As I write this on Sunday evening (February 8, 2015), my rain coat and my winter work coat are both drying. This weekend marks the first time I've needed rain gear since before Christmas - so far, we've measured nearly 2.75" of rain since Friday afternoon. While it's less than was predicted for Auburn, the rain is a welcome departure from our record dry January. But our drought continues - even with a record-setting December, we're behind normal. And there's very little snow in the Sierra Nevada. From where I sit, there doesn't seem to be an end to our Big Dry.
Droughts are different than other weather phenomena for several reasons. With big storms, we usually have some warning - as we do with heat waves. With drought, however, we don't know we're in one until well after it's started. The calendar year 2013 was the driest on record for our part of California - we measured just over 10 inches for the entire year. Since California almost always experiences a summer "drought" - we rarely receive any rainfall from June through October - the dryness snuck up on me. Looking back at my writing from 12-14 months ago, I started to realize that we were facing serious drought conditions in December 2013. By January 2014, we were in the midst of the longest winter dry spell in recorded history. About 12 months ago, we started selling sheep to make sure we weren't overstocked on our grazing land. Today, I've taken a full-time job as the herdsman at the Sierra Foothill Research and Extension Center (SFREC) - in part because we don't have enough sheep to generate a full-time income.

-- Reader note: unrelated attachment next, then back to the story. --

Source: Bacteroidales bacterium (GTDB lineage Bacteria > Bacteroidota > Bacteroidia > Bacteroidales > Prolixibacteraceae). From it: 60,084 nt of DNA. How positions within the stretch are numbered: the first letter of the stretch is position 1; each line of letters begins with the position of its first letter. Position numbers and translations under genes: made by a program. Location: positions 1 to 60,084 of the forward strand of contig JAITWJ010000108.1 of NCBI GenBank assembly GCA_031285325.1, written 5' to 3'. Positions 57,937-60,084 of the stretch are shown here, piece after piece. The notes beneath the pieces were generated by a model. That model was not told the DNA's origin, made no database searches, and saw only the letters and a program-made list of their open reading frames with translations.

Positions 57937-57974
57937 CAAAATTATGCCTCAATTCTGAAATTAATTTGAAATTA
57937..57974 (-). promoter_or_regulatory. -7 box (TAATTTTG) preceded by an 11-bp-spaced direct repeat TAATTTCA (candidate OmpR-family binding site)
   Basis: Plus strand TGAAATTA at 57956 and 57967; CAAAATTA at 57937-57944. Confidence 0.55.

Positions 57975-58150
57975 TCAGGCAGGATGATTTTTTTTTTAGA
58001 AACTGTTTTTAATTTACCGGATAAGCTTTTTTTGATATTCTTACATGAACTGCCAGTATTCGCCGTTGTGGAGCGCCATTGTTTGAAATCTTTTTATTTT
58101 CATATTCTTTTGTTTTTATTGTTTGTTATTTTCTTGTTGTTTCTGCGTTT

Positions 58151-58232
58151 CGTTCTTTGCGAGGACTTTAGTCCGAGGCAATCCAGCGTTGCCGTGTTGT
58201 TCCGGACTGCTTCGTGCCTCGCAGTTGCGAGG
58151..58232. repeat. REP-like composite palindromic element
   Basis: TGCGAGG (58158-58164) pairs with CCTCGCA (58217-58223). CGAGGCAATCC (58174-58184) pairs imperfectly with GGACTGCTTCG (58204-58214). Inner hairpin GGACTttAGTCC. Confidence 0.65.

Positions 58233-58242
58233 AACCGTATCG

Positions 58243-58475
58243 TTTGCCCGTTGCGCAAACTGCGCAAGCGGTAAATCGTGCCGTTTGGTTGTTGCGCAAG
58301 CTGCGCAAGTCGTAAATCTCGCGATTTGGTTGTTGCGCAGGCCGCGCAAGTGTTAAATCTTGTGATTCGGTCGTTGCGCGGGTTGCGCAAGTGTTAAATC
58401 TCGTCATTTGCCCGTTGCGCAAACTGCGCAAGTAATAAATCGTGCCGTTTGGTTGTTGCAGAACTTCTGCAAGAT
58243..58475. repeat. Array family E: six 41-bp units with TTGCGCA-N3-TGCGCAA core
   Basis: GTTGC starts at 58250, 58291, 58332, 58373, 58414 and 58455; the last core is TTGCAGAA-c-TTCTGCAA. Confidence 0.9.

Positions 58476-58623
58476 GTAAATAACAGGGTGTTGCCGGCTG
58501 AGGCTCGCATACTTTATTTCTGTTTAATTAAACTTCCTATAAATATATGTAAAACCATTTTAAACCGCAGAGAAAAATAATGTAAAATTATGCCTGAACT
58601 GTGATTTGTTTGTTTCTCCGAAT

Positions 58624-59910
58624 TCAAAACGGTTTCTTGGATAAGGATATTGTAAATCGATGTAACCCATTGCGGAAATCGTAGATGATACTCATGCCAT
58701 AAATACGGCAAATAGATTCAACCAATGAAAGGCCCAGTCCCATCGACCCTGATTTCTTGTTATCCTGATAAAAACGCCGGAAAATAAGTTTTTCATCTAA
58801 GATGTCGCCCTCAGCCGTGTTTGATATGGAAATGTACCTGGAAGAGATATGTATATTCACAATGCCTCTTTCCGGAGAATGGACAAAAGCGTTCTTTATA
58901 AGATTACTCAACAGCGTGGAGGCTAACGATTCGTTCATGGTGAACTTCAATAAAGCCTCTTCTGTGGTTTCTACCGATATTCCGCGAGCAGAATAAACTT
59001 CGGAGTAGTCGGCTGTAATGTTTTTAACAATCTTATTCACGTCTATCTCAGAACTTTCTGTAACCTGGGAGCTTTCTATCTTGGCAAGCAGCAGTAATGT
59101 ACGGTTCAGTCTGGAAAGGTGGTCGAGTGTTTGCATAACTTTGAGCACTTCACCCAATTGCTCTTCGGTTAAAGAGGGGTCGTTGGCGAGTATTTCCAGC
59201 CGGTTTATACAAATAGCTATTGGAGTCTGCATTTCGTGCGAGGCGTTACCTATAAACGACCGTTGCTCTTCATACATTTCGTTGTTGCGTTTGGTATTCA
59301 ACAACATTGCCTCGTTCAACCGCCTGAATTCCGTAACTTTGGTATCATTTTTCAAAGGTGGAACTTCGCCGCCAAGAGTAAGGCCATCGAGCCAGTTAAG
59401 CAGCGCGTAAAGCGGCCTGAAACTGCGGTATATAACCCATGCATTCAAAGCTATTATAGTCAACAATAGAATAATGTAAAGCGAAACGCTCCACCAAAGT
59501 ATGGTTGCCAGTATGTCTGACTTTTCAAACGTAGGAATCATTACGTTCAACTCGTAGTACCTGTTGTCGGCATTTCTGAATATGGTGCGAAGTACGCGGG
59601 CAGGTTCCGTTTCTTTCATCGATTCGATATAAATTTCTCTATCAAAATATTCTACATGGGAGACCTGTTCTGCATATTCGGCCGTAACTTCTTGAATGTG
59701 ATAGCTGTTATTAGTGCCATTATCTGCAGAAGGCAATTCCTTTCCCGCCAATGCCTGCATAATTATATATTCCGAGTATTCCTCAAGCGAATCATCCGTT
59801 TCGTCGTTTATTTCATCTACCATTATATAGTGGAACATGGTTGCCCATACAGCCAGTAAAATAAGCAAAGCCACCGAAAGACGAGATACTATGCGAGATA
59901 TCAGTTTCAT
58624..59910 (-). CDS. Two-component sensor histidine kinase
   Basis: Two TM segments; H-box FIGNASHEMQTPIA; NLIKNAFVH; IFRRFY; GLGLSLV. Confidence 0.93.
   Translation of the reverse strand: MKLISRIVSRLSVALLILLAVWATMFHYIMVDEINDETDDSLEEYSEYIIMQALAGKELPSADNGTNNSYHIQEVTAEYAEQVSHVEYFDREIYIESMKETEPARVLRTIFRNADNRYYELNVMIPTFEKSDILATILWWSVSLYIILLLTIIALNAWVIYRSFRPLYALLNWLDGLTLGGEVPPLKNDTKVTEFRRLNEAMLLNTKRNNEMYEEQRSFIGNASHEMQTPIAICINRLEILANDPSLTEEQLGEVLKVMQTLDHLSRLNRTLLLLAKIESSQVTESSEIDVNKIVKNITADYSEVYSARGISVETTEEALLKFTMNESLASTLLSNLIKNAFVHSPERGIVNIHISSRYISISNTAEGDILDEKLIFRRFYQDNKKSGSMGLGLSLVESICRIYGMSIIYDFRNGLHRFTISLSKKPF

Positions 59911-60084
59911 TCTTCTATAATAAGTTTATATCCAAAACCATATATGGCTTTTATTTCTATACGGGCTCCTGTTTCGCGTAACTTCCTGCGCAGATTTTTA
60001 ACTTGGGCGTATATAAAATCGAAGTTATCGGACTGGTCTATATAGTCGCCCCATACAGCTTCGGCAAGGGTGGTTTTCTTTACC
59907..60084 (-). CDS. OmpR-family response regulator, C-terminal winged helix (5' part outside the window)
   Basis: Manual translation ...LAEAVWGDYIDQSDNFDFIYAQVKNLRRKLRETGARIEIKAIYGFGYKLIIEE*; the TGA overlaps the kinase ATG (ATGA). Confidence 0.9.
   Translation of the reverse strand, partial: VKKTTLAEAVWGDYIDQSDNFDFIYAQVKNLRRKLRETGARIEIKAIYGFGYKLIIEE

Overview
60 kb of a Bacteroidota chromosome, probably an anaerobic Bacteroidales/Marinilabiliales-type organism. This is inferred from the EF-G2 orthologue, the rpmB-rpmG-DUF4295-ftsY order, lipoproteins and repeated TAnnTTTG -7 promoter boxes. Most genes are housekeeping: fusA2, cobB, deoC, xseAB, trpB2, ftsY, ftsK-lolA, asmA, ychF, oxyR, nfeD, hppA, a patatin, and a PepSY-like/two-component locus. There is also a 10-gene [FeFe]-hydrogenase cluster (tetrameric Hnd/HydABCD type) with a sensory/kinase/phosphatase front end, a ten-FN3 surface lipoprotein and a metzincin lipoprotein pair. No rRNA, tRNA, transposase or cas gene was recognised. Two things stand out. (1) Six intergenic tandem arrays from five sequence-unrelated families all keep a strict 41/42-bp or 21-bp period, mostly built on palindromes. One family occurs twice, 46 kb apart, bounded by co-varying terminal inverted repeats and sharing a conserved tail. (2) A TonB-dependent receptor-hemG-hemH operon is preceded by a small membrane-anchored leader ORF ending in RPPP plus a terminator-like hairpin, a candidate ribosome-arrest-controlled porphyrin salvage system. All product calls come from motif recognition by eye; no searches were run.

December 2014 was quite different than December 2013. With more than 11 inches of rain, we received more precipitation in December than we did in all of 2013. However, when we drove to church in the rain on Christmas Eve 2014, I had no idea that it was the last significant rain we'd receive until last Friday. In addition to being dry, January was exceptionally warm. The blue oaks in Auburn, which typically don't come out of dormancy until early March, already have their new leaves. Some of our annual grasses are already going to seed - at least 45 days early.
The uncertainty about a drought's beginnings is matched by the uncertainty about it's termination. Meteorologists tell us that we need 150-175% of "normal" rainfall to end our drought, but we won't know if we've achieved that benchmark until after it's happened. For me, this uncertainty brings a psychological cost. Uncertainty engenders worry - will we have enough spring grass for the sheep (and for the cows at SFREC)? Will we have enough stored water to irrigate our pastures this summer? What will next fall bring? Our current weather also makes me wonder about longer term issues - is this the new "normal" weather pattern? Can we expect extended winter dry periods punctuated by brief periods of inundation? When will this drought be over, or is this what we can expect in the future? While I'm waiting to find out, I guess I'll just enjoy this weekend's stormy weather!